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Latest CDC Report Shows Slight Increase in

National Abortion Rate

Tessa Longbons   |  10 December 2020

The latest abortion surveillance report from the Centers for Disease Control and Prevention (CDC), with data from 2017 and 2018, brought good news: after decades of decline, abortions in the United States reached a record low in 2017, dropping to 11.2 abortions per 1,000 women ages 15-44.[i] However, consistent with a preliminary review of 2018 state data by the Charlotte Lozier Institute, the CDC report also notes a concerning increase in the abortion rate between 2017 and 2018.[ii]

 

The CDC report contains data for 49 reporting areas (47 states, the District of Columbia, and New York City), up from 48 reporting areas in the previous report, which covered 2016 data.[iii] As in prior years, California, Maryland, and New Hampshire did not provide abortion data to CDC, but D.C. resumed reporting after an interruption in 2016. Between 2017 and 2018, in these 49 reporting areas, both total abortions and the abortion rate (abortions per 1,000 women ages 15-44) increased by one percent.

 

Twenty-eight reporting areas reported increases in abortion. This increase was most prominent in a few areas that each reported over a thousand more abortions in 2018 than in the previous year (D.C., Florida, Georgia, Illinois, Nevada, New Jersey, Texas, and Virginia). Since some of these are large states with growing populations, some of the increases are less dramatic in context – Florida actually reported no change in its abortion rate, while Georgia's abortion rate increased by five percent from 2017 to 2018. However, D.C.'s abortion rate jumped by 30 percent, Nevada by 18 percent, and Illinois by nine percent. Mississippi, which reports relatively fewer abortions, showed a 16 percent increase in the abortion rate.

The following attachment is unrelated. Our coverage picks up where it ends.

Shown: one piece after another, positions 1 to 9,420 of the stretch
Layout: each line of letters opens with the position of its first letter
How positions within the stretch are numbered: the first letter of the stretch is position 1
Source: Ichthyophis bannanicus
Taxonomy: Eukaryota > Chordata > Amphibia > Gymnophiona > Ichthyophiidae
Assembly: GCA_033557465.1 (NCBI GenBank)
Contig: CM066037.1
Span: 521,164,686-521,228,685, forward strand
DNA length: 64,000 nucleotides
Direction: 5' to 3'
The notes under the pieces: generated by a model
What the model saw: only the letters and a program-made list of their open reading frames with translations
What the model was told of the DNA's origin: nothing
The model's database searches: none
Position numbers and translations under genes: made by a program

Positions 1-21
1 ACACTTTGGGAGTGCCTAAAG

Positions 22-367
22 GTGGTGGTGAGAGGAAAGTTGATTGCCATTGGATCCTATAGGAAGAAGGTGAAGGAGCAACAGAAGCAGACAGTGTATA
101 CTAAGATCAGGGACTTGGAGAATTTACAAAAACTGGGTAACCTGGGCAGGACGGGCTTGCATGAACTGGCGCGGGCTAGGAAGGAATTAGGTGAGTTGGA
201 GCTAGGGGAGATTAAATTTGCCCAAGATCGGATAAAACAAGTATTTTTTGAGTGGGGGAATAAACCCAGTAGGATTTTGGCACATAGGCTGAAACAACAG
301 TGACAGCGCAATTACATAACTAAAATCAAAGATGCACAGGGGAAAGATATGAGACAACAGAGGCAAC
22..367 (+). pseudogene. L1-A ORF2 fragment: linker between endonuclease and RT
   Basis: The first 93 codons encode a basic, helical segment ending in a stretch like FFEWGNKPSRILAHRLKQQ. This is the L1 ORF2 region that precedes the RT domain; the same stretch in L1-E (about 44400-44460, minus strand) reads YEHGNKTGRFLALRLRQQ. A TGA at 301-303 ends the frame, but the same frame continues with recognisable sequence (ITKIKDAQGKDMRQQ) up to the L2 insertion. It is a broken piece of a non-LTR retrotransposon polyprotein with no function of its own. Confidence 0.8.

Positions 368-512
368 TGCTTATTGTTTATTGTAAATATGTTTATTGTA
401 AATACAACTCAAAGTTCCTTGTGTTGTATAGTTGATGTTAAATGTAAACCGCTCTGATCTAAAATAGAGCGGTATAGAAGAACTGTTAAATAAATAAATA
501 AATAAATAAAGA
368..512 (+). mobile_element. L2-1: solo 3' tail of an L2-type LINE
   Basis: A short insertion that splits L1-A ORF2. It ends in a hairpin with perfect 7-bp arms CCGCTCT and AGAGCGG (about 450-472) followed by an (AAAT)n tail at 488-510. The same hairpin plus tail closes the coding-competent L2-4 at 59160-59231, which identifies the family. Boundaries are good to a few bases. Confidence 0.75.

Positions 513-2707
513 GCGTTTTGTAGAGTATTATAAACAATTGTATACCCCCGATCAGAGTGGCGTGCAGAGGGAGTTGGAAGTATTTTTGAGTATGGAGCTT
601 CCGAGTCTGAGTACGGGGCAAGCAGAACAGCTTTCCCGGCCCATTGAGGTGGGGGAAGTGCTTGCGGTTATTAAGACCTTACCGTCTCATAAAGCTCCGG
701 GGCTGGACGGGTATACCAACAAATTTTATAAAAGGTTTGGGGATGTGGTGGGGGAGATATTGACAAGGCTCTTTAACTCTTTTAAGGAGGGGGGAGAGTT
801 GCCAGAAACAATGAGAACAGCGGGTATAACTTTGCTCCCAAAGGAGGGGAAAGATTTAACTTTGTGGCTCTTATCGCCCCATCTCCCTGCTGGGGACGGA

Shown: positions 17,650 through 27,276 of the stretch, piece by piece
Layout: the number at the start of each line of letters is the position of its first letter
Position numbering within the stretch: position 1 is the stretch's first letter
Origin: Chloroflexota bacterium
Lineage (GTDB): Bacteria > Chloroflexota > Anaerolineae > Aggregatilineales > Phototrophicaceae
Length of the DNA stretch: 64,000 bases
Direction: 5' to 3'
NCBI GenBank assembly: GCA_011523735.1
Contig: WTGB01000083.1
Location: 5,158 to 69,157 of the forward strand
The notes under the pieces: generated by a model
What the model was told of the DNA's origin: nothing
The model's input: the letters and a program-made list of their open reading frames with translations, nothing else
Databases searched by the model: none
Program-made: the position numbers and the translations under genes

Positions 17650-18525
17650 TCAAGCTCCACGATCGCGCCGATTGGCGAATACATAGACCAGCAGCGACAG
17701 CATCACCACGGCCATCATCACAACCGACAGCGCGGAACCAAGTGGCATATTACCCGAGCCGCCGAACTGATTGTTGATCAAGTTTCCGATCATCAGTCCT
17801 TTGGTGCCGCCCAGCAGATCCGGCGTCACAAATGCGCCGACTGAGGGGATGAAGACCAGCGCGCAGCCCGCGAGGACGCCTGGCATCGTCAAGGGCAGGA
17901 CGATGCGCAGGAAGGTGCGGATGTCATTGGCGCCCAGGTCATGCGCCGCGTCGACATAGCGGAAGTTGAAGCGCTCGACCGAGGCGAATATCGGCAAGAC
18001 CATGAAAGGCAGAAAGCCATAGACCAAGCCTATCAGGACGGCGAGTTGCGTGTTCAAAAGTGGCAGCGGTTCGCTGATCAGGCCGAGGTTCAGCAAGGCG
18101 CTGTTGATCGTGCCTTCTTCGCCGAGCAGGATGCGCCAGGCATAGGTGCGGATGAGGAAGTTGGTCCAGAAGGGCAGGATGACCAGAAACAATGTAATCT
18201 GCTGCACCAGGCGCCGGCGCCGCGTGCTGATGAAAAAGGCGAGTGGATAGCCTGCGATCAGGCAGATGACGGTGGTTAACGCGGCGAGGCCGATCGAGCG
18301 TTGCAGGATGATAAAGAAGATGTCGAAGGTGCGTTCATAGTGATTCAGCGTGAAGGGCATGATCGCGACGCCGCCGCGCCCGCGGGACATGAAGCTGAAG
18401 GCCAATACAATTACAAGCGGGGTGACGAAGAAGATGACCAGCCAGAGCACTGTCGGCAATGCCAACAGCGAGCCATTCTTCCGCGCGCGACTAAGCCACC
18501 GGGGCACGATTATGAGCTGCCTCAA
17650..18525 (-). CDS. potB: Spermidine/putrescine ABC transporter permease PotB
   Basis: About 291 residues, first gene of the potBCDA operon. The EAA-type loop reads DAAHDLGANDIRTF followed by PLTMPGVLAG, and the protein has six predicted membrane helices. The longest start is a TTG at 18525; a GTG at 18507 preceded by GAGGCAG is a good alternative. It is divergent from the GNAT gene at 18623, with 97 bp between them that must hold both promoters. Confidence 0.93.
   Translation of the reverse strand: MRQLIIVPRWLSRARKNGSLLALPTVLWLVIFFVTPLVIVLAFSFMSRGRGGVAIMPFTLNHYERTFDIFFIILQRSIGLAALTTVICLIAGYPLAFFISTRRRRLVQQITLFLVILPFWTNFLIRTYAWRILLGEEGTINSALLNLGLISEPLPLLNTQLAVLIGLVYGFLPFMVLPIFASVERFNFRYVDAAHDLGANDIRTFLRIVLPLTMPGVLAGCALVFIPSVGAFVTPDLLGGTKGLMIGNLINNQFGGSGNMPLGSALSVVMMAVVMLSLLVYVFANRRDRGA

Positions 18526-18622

No doubt, many factors contributed to the increase in abortion rates in these 28 reporting areas, but the CDC report shows that chemical abortion played a significant role. In Florida, Georgia, and Texas, surgical abortions actually declined between 2017 and 2018, making chemical abortion responsible for the increase. In D.C., Nevada, and Virginia, both chemical and surgical abortions increased, but the growth in chemical abortions far outpaced that of surgical abortions. Illinois' abortion procedure data did not meet CDC standards to be included in the report, and New Jersey reports incomplete chemical abortion data. Of the 28 areas that reported increases, 26 reported usable procedure data. Among these 26 areas, 16 reported that surgical abortions decreased between 2017 and 2018, while nine reported increases in both chemical and surgical abortions. Of the states with increased abortion rates, only Colorado reported that chemical abortions went down.

 

Between 2016 and 2018, chemical abortion grew from 31 percent of all abortions of known abortion method to 40 percent. Reflecting the growing prevalence of chemical abortions, CDC expanded the definition of "early medical abortion" to align with the Food and Drug Administration's current recommendations.[iv] Early medical abortions are now considered to be those performed at or before nine completed weeks of gestation (i.e., 9 weeks, 6 days), one week more than the previous time frame of at or before eight completed weeks of gestation. Some abortion centers have now begun to advertise chemical abortion through 10 completed weeks of gestation, suggesting that the CDC may further expand the definition in future reports.